Such public reporting would create a powerful accountability incentive for low-performing schools to concentrate on making important systemic improvements, rather than, as now, concentrating on raising standardized test scores. Otherwise, schools would have to publicly admit, in effect, they hadn't tried to improve. An improvement implementation measure would also provide much more comprehensive grounds than test scores alone to identify the lowest-performing schools for turnaround.
- Statutory Goals and Performance Measures -- Like NCLB, both bills essentially treat raising student achievement scores on statewide assessments as the chief statutory goal of turning around low-achieving schools and low test scores as the chief means for identifying which schools need to be "improved" (turned around). This huge emphasis on raising test scores is harmful and unnecessary. It would perpetuate NCLB-like destructive pressures for schools to teach to the test, narrow the curriculum, falsify test scores, etc. to avoid being labeled as failing and being subjected to interventions.
By contrast, the House fails to require low-achieving schools to implement any common elements of success or process -- leaving it entirely to states to develop improvement "systems" and "interventions" to meet such Title I "schools' weaknesses." This would wastefully and self-defeatingly risk having thousands of school districts nationwide reinvent the wheel of what works in school turnarounds, rather than benefit from what's already known.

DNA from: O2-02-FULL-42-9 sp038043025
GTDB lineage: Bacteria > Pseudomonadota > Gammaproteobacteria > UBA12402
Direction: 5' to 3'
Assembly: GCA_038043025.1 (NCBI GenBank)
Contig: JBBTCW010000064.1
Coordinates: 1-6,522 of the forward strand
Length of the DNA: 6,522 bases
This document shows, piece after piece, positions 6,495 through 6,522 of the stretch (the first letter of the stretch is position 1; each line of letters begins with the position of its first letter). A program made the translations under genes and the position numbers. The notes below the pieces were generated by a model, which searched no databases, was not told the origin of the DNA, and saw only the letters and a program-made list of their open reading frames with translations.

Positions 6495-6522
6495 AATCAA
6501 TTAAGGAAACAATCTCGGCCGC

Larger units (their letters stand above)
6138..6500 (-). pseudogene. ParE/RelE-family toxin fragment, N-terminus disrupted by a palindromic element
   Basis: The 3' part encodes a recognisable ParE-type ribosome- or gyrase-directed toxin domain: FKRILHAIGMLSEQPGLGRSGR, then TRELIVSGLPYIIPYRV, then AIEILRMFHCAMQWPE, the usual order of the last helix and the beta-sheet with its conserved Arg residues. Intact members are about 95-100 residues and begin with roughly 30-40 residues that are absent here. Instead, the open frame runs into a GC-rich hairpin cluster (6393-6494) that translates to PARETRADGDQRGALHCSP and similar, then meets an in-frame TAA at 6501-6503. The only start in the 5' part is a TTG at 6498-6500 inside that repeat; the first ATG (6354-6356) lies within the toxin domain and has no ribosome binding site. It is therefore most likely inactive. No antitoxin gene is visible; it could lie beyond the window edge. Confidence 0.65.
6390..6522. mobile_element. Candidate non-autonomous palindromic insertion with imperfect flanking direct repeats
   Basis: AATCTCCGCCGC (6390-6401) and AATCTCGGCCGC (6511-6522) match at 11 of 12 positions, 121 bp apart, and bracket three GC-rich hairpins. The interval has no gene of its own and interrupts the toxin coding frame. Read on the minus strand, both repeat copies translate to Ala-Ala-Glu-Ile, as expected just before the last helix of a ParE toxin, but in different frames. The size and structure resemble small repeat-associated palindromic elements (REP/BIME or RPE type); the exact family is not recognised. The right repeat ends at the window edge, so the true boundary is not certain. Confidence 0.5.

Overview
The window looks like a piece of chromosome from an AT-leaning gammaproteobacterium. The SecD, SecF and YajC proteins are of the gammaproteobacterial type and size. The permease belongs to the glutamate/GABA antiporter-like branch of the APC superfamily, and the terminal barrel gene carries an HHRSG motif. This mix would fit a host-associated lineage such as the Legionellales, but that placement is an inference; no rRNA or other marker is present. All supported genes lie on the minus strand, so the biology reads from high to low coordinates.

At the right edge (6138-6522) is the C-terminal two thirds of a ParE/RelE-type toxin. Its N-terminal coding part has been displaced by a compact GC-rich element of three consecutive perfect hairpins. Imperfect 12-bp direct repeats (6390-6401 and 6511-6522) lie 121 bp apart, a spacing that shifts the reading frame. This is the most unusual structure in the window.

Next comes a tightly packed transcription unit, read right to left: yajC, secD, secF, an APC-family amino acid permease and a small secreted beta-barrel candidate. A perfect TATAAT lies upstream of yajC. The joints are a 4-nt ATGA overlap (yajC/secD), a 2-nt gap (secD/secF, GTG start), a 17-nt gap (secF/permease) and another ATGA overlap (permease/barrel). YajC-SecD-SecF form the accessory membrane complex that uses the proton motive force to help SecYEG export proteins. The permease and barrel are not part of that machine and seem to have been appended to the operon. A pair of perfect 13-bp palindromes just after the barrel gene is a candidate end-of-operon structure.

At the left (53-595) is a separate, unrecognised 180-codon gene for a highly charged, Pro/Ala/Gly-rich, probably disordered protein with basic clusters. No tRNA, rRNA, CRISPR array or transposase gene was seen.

Yet, the House does endorse some successful practices and process components by retaining them in its optional "schoolwide [improvement] programs." This program could be made mandatory for a specific portion of low-achieving schools.
- Requiring Successful Practices and Processes for Turnaround Schools -- A major Senate strength is that it does require all turnaround schools to implement certain practices -- e.g., teacher collaboration time, ongoing professional development and community services for overcoming students' non-academic obstacles to learning -- also contained in successful practices. Further, it specifies a regular turnaround process, including comprehensive "needs analysis," stakeholder collaboration, implementation and technical assistance. These provisions need expansion, so turnaround schools incorporate all successful practices and process requirements aren't restricted to staff replacement/governance strategies, but extend to all turnaround matters.